45 Wait. What’s Brand Journalism? 141
46 Tell the Truth 145
47 See Content Moments Everywhere 146
48 Post News That’s Really News 149
49 Biased and Balanced 150
50 Nonobvious Interview Tips 152
51 Fact-Check 156
52 Approach Content with ‘Mind Like Water’ 158
53 Seek Out the Best Sources 160
54 Be Aware of Hidden Agendas 161
55 Cite as You Write 162
56 Curate Ethically 166
57 Seek Permission, Not Forgiveness 170
58 Understand the Basics of Copyright, Fair Use, and For Attribution 174
59 Ground Content in Data 178
PART V 13 THINGS MARKETERS WRITE 181
60 The Ideal Length for Blog Posts, Podcast, Facebook Posts, Tweets, and Other Marketing Content 183
61 Writing for Twitter 188
62 Writing with Hashtags 196
63 Writing Social Media with Humor 202
64 Writing for Facebook 206
65 Writing for LinkedIn 210
66 Writing Your LinkedIn Profile 215
67 Writing for Email 219
68 Writing Landing Pages 225
69 Writing Headlines 234
70 Writing a Home Page 238
71 Writing the About Us Page 244
72 Writing Infographics That Won’t Make People Mock Infographics 249
73 Writing Better Blog Posts 254
74 Writing Annual Reports (or Annual Wrap-Ups) 257
PART VI CONTENT TOOLS 263
Research and Knowledge Management Tools 264
Writing Tools 265
Productivity Tools 266
Editing Tools 268
A Few Great Style Guides 269
Non-Text Writing Tools 271
Blog Idea Generators 271
Google Authorship 272
Image Sources (Or, Stock That Doesn’t Stink) 273
Acknowledgments for Tools 277
ANN HANDLEY is a veteran of creating and managing content. She is the Chief Content Officer of MarketingProfs, a training and education company with the largest community of marketers in its category. Ann is a monthly columnist for Entrepreneur magazine, a member of the LinkedIn Influencer program, and the coauthor of the best-selling book on content marketing, Content Rules. She is also a keynote speaker, mom, and writer at AnnHandley.com.
Connect with her on Twitter via @annhandley.
In Everybody Writes: Your Go-To Guide to Creating Ridiculously Good Content, top marketing veteran Ann Handley gives expert guidance and insight into the process and strategy of content creation, production and publishing, with actionable, how-to advice designed to get results. Because in a content-driven world, everyone is, in fact, a writer.
“If you have a web site, you are a publisher. If you are on social media, you are in marketing. And that means that we are all relying on our words to carry our marketing messages,” explains Handley.
“In a time-challenged world dominated by short and snappy, by click-bait headlines and Twitter streams and Instagram feeds and GIFs and video and Snapchat and YOLO and LOL and #tbt. . . does the idea of focusing on writing seem pedantic and ordinary? Actually, writing matters more now, not less. Our online words are our emissaries; they tell the world who we are.”
Handley explores how the lessons and rules of creating good content apply across all of online assets —web pages, home page, landing pages, blogs, email, marketing offers, and on Facebook, Twitter, LinkedIn, and other social media. Handley deconstructs the strategy and delivers a practical approach to create ridiculously compelling and competent content - whether a big brand or small and solo.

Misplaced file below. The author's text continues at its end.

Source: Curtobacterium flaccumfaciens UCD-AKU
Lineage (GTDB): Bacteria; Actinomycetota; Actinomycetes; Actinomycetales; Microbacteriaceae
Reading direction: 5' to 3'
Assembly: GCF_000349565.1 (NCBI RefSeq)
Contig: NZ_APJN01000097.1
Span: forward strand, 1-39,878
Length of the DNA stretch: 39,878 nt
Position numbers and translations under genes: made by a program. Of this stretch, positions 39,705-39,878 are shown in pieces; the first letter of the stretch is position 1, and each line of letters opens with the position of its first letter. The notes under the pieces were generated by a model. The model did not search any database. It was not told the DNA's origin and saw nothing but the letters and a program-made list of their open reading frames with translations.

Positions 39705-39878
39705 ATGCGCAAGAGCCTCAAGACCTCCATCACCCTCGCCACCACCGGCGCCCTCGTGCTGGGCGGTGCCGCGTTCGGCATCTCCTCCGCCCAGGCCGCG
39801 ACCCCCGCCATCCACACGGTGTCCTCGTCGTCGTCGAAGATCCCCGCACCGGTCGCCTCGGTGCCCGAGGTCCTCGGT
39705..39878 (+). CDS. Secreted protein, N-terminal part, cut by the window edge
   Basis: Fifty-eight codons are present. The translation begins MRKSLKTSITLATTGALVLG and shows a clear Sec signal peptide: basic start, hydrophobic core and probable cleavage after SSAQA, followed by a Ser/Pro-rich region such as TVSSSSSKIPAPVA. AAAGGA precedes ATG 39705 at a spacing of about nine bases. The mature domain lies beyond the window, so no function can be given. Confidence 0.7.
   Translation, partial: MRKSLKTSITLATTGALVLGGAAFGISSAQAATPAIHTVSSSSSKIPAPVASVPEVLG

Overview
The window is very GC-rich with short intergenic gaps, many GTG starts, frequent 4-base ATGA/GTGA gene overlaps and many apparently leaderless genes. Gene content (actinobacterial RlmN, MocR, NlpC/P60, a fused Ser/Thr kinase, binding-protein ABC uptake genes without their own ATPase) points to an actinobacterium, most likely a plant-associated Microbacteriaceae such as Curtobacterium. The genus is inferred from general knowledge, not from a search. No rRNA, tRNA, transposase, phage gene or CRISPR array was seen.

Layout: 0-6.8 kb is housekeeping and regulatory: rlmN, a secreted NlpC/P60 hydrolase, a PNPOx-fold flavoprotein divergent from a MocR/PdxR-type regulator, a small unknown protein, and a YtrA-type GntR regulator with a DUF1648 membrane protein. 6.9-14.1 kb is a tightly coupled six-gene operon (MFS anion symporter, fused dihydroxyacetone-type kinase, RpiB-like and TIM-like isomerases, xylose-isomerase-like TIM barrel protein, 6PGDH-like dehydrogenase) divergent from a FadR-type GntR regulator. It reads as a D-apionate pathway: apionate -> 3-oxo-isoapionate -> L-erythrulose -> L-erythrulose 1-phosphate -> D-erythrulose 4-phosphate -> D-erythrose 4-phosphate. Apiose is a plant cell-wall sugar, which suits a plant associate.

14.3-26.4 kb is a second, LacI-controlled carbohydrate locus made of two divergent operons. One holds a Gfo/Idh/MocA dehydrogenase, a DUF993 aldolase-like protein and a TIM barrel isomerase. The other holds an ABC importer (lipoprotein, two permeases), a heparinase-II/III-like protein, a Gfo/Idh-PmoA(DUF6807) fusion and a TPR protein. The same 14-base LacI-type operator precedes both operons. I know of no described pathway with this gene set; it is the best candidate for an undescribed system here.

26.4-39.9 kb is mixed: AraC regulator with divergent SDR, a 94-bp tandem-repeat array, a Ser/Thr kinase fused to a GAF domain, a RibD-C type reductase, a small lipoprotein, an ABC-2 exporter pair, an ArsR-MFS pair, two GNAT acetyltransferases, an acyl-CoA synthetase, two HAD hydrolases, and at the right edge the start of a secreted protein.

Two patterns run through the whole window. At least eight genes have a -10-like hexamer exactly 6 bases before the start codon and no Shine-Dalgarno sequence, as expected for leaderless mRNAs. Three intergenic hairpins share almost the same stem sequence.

“Our writing can make us look smart or it can make us look stupid. It can make us seem fun, or warm, or competent, or trustworthy. But it can also make us seem humdrum or discombobulated or flat-out boring,” Handley adds. “That means we’ve got to choose words well, and write with economy and the style and honest empathy for our customers. And it means you put a new value on an often-overlooked skill in content marketing: How to write, and how to tell a true story really, really well.”
The book is separated into six sections; each deals with a different dimension of content:
- How to Write Better (and How to Hate Writing Less)—the latter for the recovering or traumatized writer—offers some handy scaffolding and blueprints for better thinking and writing.
- Grammar and Usage discusses the stuff most people consider writing. It gives readers some grammar rules and tools to help them choose better words and craft better sentences and paragraphs . . . to help them start flexing your content muscles.
- Story Rules (Part 3) and Publishing Rules (Part 4). The first provides some guidelines on elements that will infuse content with heart and soul and integrity, and layer it with a warm blanket of trust. There’s a lot to learn here from the ground rules of journalism and publishing, so those are covered in the part that follows.
- 13 Things Marketers Write, which gives readers a super-tactical look at typical marketing tasks.
- Content Tools gives readers a reference list of resources and paraphernalia to help them produce their best work.
Handley adds, “In our world, many hold a notion that the ability to write, or write well, is a gift bestowed on a chosen few. Writing well is considered a kind of art, linked murkily to muse and mysticism. That leaves us thinking there are two kinds of people: the writing haves—and the hapless, for whom writing well is a hopeless struggle, like trying to carve marble with a butter knife.
“But I don’t believe that, and neither should you. The truth is this: writing well is part habit, part knowledge of some fundamental rules, and part giving a damn. We are all capable of producing good writing. Or, at least, better writing!”